Sidesaddle bike law row motors on

Indonesia’s Aceh province is going ahead with a proposed law banning female passengers from straddling motorbikes, despite reported opposition from the central government.

Aceh introduced a version of sharia, or Islamic law, in 2009, after it gained autonomy from the government in a 2005 peace deal to end a long-running ­separatist war. Aceh’s laws regulate women’s dress and public morality, require shops and other places to close at prayer time, and are enforced by a ­special unit.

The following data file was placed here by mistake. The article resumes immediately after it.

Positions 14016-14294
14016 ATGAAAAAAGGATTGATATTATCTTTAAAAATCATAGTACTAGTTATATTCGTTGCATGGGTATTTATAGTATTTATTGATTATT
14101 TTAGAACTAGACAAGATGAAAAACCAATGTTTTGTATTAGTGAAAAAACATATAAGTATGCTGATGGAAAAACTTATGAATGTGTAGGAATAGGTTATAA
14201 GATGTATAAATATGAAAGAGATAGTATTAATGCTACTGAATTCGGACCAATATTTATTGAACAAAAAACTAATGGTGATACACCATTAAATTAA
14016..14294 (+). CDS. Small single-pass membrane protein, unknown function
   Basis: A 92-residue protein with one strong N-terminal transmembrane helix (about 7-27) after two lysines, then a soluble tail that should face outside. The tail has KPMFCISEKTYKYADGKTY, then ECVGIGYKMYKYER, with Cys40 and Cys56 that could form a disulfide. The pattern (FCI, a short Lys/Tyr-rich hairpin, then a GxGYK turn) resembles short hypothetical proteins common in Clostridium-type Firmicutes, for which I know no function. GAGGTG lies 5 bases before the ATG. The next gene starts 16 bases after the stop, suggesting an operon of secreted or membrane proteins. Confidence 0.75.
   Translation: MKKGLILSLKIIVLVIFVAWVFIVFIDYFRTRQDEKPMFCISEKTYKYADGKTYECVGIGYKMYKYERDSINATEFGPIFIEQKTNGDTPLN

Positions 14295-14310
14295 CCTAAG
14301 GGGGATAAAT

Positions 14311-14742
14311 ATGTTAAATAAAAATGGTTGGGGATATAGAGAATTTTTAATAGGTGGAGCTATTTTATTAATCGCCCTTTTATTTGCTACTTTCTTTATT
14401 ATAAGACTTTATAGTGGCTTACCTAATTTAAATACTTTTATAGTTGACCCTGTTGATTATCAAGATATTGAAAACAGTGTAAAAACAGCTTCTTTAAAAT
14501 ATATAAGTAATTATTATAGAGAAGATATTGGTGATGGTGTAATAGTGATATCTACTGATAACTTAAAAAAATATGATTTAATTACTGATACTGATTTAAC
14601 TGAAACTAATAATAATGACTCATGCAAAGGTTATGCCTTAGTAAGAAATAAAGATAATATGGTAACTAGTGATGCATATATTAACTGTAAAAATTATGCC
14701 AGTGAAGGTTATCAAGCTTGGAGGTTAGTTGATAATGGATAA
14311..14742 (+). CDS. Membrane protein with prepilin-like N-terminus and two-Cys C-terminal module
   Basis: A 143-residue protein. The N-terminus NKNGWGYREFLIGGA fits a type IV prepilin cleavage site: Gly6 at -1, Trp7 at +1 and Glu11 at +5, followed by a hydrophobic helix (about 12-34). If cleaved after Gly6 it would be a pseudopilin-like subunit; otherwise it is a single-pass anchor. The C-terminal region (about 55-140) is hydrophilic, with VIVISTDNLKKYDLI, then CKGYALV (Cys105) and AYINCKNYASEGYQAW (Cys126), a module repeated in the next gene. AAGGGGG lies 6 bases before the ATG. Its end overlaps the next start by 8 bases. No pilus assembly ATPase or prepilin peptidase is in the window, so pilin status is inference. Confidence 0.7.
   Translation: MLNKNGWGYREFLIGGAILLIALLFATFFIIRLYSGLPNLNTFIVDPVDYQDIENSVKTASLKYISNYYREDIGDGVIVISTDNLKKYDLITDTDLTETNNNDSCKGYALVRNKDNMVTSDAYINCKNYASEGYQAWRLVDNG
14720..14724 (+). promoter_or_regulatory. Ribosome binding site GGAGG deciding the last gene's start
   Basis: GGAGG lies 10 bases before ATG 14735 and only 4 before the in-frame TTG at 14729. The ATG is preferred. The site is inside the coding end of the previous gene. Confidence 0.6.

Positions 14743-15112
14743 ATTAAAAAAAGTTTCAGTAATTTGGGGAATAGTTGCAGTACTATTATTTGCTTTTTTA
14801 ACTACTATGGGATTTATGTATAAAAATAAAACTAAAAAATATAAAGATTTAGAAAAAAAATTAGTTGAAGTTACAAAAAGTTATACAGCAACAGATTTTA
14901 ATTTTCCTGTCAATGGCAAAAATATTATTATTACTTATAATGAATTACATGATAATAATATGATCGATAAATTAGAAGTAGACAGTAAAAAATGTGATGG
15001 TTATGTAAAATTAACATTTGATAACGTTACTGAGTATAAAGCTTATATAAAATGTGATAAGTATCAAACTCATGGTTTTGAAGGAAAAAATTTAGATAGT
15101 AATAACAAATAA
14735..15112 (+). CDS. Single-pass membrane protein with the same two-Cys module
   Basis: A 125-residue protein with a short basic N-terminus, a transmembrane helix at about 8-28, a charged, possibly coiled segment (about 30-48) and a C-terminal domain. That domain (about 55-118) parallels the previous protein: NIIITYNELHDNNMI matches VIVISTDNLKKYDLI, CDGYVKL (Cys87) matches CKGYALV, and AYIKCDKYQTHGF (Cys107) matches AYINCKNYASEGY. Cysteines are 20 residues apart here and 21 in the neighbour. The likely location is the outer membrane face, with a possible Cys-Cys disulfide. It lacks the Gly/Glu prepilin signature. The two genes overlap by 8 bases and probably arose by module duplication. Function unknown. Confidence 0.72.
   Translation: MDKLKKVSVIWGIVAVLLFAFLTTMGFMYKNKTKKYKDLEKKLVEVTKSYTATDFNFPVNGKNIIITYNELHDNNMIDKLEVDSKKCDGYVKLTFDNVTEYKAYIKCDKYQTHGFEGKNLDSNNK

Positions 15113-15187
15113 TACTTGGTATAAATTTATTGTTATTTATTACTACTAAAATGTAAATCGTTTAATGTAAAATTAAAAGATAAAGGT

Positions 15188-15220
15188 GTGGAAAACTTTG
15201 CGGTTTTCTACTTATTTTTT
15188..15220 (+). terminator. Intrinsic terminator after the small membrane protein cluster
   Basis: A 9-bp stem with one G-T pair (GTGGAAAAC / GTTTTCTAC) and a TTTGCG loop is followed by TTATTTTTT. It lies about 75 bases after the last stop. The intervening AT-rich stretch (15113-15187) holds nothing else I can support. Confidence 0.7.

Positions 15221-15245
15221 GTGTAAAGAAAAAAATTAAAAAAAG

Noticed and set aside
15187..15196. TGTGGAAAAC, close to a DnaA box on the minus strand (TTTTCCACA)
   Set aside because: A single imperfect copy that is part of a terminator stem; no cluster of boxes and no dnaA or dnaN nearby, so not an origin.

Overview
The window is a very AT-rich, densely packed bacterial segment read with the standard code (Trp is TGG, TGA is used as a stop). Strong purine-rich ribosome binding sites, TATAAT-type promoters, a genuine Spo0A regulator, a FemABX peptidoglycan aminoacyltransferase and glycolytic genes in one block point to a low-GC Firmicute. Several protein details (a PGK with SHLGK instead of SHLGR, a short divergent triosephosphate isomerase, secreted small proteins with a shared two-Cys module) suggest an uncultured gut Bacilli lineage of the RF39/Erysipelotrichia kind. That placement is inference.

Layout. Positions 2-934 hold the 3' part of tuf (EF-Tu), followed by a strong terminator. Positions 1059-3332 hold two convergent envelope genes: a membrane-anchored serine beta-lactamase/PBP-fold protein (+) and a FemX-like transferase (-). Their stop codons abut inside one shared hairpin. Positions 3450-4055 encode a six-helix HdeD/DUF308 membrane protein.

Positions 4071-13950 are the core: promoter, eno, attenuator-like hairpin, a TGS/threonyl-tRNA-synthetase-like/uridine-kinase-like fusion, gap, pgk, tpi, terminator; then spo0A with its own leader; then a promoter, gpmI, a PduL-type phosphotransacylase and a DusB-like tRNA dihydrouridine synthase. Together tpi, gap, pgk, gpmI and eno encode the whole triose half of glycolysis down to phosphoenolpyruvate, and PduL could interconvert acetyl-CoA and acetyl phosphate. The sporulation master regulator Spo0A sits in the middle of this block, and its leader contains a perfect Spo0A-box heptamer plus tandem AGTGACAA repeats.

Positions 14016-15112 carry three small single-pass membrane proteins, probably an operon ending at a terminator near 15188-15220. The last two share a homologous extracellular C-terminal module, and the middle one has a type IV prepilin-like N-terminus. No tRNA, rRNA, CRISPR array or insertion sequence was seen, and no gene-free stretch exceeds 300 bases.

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The law – criticised by some who believe it will make being a bike passenger unsafe – states that women are not allowed to straddle motorbikes unless it is an “emergency,” and are not allowed to hold on to the driver.

Suaidi Yahya, mayor of the city of Lhokseumawe, said that a ban was needed because the “curves of a woman’s body” are more visible when straddling a motorbike than when sitting sideways. He said: “Muslim women are not allowed to show their curves, it’s against Islamic teachings.”

Last week, home ministry officials told local media they would try to block the law because it was discriminatory.